Here are six observations from the Panthers' recently concluded training camp at Wofford College:
Benjamin has the goods: Kelvin Benjamin, the Panthers' 2014 first-round draft choice, exceeded expectations in his first training camp. The 6-foot-5, 240-pound wide receiver was a consistent playmaker, making difficult catches look routine. There were questions about his route-running prior to the draft, but wide receivers coach Ricky Proehl has quickly helped polish those rough edges. The early success didn't seem to come as any surprise for Benjamin, as it was obvious he expected to be a go-to target from day one. Mission accomplished.
Red zone rise: Benjamin's presence immediately upgraded the Panthers' red zone offense – and it's not just his ability to reel in jump balls that will pay dividends. The attention he demands on the outside means there's just a little less attention paid to potential runs by quarterback Cam Newton or fullback Mike Tolbert. Plus, the power showed by guards Amini Silatolu and Trai Turner in camp is a good sign for Carolina's goal line rushing potential.
Bell emerges: The Panthers needed a new left tackle when Jordan Gross retired, and Byron Bell has taken the necessary steps to fill that role. He's been more vocal, more confident, more demonstrative. It's clear Bell has the respect of his teammates, and the naturally left-handed tackle appears comfortable in the competition for this new, high-profile position.
Defense oozes confidence: It's been fun to watch this defense evolve in recent years. The Panthers have steadily climbed up the ranks each season and now, the defense takes the field with an unmistakable swagger. With the help of some supremely talented defenders, head coach Ron Rivera and defensive coordinator Sean McDermott have established something special. The defensive backfield has some sorting out to do, but expectations are sky high for this group, and they should be.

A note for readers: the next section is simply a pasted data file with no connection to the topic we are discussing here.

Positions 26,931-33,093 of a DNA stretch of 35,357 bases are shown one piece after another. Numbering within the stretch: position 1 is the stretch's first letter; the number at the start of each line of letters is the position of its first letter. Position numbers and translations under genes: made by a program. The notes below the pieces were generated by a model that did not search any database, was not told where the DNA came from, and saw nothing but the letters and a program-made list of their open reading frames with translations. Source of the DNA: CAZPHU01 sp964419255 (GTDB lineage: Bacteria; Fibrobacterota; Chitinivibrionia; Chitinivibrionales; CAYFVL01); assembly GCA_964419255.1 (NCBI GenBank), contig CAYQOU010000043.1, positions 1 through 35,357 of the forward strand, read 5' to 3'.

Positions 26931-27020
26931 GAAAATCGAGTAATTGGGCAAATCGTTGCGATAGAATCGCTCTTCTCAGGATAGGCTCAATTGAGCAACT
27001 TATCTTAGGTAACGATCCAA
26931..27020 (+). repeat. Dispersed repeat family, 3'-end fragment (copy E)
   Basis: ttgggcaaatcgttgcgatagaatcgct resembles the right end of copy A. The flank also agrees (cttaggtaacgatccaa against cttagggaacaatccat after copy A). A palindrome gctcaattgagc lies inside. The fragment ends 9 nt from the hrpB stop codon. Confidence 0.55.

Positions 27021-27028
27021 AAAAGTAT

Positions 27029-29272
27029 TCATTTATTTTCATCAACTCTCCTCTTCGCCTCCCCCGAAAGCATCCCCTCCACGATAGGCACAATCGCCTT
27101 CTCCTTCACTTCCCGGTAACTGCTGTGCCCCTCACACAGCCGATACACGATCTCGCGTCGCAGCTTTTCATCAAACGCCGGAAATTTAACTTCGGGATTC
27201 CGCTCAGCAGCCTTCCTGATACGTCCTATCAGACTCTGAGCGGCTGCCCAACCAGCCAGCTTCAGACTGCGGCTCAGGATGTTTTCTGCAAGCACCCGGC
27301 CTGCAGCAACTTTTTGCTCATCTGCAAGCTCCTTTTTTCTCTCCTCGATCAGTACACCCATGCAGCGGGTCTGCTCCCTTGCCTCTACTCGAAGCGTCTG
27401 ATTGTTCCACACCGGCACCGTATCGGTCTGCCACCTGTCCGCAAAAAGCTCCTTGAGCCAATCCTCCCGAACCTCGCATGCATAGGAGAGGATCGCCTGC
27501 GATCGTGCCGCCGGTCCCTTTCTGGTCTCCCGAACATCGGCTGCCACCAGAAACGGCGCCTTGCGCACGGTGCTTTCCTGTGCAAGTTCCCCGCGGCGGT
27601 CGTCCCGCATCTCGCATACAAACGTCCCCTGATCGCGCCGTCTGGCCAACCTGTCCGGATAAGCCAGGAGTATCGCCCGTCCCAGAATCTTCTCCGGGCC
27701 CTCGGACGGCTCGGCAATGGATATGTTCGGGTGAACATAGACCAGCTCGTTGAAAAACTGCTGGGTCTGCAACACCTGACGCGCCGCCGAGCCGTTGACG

Tight ends provide more options: When pundits criticized Carolina's wide receiver situation in the offseason, they seemed to forget tight end Greg Olsen was the team's leading receiver last year. Olsen had another rock-solid camp, and his fellow tight ends impressed. Free agent signing Ed Dickson proved he could be a reliable target, and Brandon Williams took significant steps forward in his development. If the Panthers want to employ more pass-happy two tight end sets, they have the personnel to do it.
Return game up in the air: General manager Dave Gettelman said the team still has to figure this one out. With Ted Ginn Jr. gone, the Panthers need to find a replacement to return punts and kicks, and that process is ongoing. Ginn's ability to upgrade field position was a big boost last season, and the Panthers want someone to bring that element to the team in 2014. Will it be Kenjon Barner, Kealoha Pilares, Philly Brown or someone not currently on the roster? Gettleman and the Panthers will evaluate this closely throughout the remainder of the preseason.